New nanotube "microworms" could lead to new types of embeddable biological sensors or drug-delivery systems, according to researchers in Boston. The tubes' length keeps them well anchored in the body, where they can monitor chemical conditions or slowly leak medicine into targeted areas.
Researchers at MIT and Northeastern University developed the nanotubes, which are made of a porous membrane and can be filled with various materials.
There are plenty of other microparticle systems, including those that monitor medical conditions or deliver drugs to certain organs. But they are usually spherical and small enough to be swept away from their intended location. These tubular microworms, by contrast, are more easily anchored in a certain spot.
They are about 200 nanometers across, or less than one-hundredth the width of a human hair, allowing them to hang out in the body without triggering any immune response. To build the microworms, researchers used a chemical vapor deposition method, which involves coating materials by vaporizing a material and letting it float onto a surface. In this case, researchers coated an aluminum oxide layer that contains tiny pores. Then the coated material was dissolved away, an MIT news release explains. This leaves a series of hollow tubes in the pores' place, which can be filled and capped at either end.
The microworms could be filled with material that fluoresces under certain conditions, and then injected under the skin, allowing non-invasive continuous monitoring of biomedical phenomena. Diabetics could check their blood sugar simply by looking at their skin, for instance. The tiny tubes could also be used to slowly leak medicine into the body.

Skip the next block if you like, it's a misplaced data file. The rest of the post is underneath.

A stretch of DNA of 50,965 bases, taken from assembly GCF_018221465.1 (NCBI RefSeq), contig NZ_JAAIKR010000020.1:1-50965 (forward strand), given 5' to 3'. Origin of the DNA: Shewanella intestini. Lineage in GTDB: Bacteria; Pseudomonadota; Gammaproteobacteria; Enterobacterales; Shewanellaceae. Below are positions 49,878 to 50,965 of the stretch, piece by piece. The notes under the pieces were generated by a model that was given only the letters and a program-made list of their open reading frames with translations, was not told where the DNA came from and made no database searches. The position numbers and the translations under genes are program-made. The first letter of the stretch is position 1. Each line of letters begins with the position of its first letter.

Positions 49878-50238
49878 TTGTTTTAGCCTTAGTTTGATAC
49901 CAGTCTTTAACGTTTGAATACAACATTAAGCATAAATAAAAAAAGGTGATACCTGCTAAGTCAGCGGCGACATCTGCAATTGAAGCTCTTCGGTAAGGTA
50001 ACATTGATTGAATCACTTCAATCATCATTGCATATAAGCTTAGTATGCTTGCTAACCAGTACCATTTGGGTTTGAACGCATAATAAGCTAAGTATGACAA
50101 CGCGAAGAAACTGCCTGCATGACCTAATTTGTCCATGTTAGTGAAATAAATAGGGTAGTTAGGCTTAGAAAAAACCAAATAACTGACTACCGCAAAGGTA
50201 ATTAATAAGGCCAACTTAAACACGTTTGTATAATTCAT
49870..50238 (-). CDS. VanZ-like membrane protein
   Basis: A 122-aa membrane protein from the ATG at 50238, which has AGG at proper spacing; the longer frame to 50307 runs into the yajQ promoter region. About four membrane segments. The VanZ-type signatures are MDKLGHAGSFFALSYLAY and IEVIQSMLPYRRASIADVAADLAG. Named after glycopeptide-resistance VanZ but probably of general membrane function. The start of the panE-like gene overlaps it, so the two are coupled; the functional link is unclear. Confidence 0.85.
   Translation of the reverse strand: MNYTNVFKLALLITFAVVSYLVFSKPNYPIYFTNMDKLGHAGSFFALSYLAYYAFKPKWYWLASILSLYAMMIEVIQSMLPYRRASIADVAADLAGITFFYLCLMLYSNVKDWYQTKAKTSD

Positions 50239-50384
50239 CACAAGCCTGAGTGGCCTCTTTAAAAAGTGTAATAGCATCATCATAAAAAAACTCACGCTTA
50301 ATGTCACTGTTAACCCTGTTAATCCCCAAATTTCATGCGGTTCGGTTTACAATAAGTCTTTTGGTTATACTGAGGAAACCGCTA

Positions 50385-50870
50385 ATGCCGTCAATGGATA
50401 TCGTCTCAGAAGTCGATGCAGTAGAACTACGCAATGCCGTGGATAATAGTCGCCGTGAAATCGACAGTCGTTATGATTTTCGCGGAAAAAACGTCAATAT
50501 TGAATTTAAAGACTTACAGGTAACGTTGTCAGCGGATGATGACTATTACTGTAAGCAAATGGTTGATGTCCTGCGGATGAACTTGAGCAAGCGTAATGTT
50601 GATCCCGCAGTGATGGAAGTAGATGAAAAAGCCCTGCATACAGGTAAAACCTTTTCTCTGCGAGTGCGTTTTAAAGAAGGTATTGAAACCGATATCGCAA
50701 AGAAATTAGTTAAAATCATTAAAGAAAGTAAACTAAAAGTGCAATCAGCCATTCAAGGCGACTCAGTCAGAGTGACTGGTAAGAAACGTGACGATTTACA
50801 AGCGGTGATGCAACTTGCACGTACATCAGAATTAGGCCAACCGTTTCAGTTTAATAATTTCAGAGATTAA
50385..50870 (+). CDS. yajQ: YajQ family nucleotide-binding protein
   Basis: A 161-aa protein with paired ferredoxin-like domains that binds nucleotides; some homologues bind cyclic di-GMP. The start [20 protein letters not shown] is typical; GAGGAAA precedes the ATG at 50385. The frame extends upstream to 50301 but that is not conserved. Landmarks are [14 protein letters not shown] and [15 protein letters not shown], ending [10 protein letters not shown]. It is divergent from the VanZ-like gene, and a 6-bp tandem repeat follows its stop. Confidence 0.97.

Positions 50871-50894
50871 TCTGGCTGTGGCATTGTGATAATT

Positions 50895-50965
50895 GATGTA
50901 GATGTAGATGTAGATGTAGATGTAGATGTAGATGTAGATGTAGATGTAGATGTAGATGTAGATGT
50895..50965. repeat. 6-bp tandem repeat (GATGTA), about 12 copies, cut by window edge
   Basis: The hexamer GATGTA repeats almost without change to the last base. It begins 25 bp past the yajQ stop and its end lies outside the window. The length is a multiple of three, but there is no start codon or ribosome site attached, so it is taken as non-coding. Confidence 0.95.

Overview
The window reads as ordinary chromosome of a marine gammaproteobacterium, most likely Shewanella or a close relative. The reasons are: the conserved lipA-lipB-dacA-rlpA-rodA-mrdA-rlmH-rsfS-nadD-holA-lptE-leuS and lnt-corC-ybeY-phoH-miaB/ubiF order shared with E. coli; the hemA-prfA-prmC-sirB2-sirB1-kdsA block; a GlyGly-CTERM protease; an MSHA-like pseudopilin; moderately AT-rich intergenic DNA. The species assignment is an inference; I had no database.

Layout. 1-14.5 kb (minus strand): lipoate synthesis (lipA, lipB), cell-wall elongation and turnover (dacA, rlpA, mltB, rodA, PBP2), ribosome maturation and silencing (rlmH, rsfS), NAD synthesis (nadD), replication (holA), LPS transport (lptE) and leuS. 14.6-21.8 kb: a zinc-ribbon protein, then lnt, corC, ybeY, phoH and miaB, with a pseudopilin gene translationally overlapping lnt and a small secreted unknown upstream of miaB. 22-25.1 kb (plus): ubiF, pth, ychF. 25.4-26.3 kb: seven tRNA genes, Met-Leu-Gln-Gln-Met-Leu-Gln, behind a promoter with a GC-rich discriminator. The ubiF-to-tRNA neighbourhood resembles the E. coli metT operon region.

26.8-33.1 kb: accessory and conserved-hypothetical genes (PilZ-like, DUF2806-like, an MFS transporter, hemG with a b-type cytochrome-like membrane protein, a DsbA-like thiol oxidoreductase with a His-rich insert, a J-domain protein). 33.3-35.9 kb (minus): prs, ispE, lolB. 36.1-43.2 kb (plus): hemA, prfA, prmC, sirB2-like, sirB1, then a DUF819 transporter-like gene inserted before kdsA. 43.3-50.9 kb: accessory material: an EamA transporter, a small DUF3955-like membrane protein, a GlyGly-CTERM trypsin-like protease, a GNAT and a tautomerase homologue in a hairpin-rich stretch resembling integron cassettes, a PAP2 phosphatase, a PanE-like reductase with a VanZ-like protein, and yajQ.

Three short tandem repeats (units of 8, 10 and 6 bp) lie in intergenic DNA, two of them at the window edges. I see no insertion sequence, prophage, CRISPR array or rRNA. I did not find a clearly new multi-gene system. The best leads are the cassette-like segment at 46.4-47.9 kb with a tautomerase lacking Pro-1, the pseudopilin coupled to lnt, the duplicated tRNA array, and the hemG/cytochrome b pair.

Karen Gleason, a chemical engineering professor at MIT, led the research effort, which is described in a forthcoming issue of the Proceedings of the National Academy of Sciences.
this could be a huge help to police when dealing with repeat DWI offenders. After the second or third DWI make them implant some of these in their forehead that will flouresce when their BAC is above legal limits. No more field sobriety tests required.
Or diabetes patients can check their blood sugar levels just by looking someplace on their bodies, no more pin pricks to check their blood.
endless possiblities really
The title just read to me; FUTURAMA.
Remember? When Fry eats that truck-stop sandwich and the worms repair/improve his body?
"Microworms" ... not the best name to describe something to future patients.
"You're gonna put WHAT in my body?!?"
They're just a series of tubes, you know, for kids.
ok, now it sounds like your trying to put kids toys in my arteries :P
Sounds like a great way to monitor blood sugar levels for diabetics. Would be much better then sticking your finger 4, 5, or more times a day. And it could be monitored constantly instead of just a few times a day. Wow! Please try this!